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Tech Talks With Ard Kramer

25-May-2023

By Sahil Verma

Tech Talks With Ard Kramer

From the massive inclination towards generative AI to a more informed global user group, tech transformation is taking over the world. The growing demand for business-specific and user-dedicated applications has pushed the developers to go beyond the limits.  

However, the extensive demand and need for variation requires active focus on QUALITY! 

From yielding business productivity to driving user satisfaction, quality assurance serves as a passage to sustainable development. With innovation as its DNA, quality assurance creates space for richer functionality, dynamic performance, and reliable output.   

Since nurturing quality assurance solutions into the ever-growing technology landscape requires a wider perspective, we at Bugraptors constantly aim to expand our vision as a community. And therefore, our QA expert, Sahil Verma, recently held a conversation with Ard Kramer a.k.a Qualisopher.  

With more than two decades of familiarity with the concepts of QA, Ard has touched so many industries and fields. He holds a knack for building connections as he believes that harnessing connections allows people to learn from each other.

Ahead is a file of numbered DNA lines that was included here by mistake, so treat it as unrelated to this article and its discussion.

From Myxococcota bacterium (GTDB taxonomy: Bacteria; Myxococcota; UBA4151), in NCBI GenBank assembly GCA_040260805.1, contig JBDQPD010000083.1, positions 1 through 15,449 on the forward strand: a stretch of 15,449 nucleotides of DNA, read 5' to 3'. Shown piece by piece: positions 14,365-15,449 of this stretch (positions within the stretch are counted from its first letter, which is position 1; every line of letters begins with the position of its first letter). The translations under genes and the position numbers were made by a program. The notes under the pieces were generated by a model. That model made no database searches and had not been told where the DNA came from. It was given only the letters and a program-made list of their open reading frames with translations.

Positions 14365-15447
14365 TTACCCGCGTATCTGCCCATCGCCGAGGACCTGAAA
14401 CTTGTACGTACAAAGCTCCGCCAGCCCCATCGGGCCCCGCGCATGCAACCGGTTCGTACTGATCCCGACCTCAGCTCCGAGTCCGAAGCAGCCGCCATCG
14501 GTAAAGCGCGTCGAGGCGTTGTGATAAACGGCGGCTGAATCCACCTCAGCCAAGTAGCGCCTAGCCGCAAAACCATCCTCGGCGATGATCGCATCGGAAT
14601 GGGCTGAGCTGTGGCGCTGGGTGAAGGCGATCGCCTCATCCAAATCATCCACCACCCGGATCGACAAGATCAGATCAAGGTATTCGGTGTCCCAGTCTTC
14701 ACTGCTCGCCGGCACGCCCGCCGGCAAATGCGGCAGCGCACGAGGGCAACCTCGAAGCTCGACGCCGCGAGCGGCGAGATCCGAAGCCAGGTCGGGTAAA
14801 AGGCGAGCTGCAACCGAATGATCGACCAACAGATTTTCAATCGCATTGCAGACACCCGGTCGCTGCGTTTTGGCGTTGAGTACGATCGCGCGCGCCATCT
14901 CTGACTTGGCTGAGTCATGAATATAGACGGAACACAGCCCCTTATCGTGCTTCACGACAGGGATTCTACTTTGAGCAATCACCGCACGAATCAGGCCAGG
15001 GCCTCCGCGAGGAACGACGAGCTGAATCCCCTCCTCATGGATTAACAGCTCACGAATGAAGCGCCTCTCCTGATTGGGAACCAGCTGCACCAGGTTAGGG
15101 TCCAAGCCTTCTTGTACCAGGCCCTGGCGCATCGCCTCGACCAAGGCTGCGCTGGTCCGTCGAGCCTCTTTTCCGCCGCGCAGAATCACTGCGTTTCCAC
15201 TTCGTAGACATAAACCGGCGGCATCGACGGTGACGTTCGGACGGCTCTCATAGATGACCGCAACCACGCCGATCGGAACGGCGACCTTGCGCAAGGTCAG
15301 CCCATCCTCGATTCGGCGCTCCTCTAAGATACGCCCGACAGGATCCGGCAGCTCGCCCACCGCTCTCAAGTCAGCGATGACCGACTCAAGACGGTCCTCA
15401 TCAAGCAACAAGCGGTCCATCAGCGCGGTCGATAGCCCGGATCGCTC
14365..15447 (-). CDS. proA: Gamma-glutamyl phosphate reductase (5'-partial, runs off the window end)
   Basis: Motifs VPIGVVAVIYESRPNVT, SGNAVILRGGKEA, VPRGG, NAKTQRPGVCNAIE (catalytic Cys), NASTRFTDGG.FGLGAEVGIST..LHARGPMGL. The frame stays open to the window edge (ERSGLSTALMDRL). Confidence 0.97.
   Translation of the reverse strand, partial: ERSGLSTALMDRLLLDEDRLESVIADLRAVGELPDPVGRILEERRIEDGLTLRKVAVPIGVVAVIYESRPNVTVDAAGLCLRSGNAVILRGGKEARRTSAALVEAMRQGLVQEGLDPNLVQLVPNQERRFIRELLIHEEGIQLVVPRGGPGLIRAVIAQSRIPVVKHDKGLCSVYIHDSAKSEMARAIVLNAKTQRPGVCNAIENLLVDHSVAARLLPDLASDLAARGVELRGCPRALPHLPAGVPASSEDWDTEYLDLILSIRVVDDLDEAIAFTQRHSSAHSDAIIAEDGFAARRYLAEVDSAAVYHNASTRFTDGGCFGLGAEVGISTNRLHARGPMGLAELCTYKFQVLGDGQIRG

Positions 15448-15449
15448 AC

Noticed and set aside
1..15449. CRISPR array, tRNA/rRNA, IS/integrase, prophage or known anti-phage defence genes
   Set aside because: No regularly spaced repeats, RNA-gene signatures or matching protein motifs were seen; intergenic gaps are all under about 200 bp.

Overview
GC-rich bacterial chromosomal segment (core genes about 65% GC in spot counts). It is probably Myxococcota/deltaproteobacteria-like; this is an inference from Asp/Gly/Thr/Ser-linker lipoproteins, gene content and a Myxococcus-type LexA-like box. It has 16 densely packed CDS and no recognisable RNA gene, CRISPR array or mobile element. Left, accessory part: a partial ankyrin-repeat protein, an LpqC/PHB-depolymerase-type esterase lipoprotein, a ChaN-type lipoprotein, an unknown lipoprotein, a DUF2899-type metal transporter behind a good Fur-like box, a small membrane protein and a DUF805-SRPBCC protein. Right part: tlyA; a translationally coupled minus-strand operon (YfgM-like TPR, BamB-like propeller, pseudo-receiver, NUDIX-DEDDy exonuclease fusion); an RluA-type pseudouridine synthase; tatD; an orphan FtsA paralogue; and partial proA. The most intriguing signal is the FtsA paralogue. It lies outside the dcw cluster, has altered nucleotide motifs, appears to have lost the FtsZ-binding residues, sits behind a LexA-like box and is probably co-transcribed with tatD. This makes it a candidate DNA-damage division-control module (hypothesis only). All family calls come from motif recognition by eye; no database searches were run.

Ard even has an interest in sports and therefore he also works as a volleyball trainer and coach. Ard is amazing with managing multiple roles and responsibilities across different industries and organizations. To underline, he is the Member of the council for the Dutch Volleyball Association (NeVoBo), Chairman of CultuurLocaal, responsible for cultural education (music, theater) in Barendrecht, and DEWT (a platform dedicated to testing and the related advancements). 

And with all that information about Ard, let us quickly jump on the conversation to learn his look out at quality, agile test strategies, test automation with AI/ML, and more.  

Sahil: How will you explain quality? 

Ard: I generally subscribe to the definition that "quality is value in the eye of the beholder". This definition raises some interesting topics: 

It depends: each individual may have specific needs and expectations regarding what a product means to them. Can we identify the situations in which our product will be used? If we have information about these situations, can we anticipate the impact of new features? And if we have an idea about the impact, can we also define potential risks that we need to address? To be a good tester, we need to empathize with our target groups and understand their wants and needs (which are often referred to as "latent needs" in marketing), as well as the things they don't want to happen (risks). This requires a delicate balancing act. 

The "beholder" in this definition refers to our customers. We need to understand their expectations and define those expectations in terms of a generic level of quality that we need to maintain.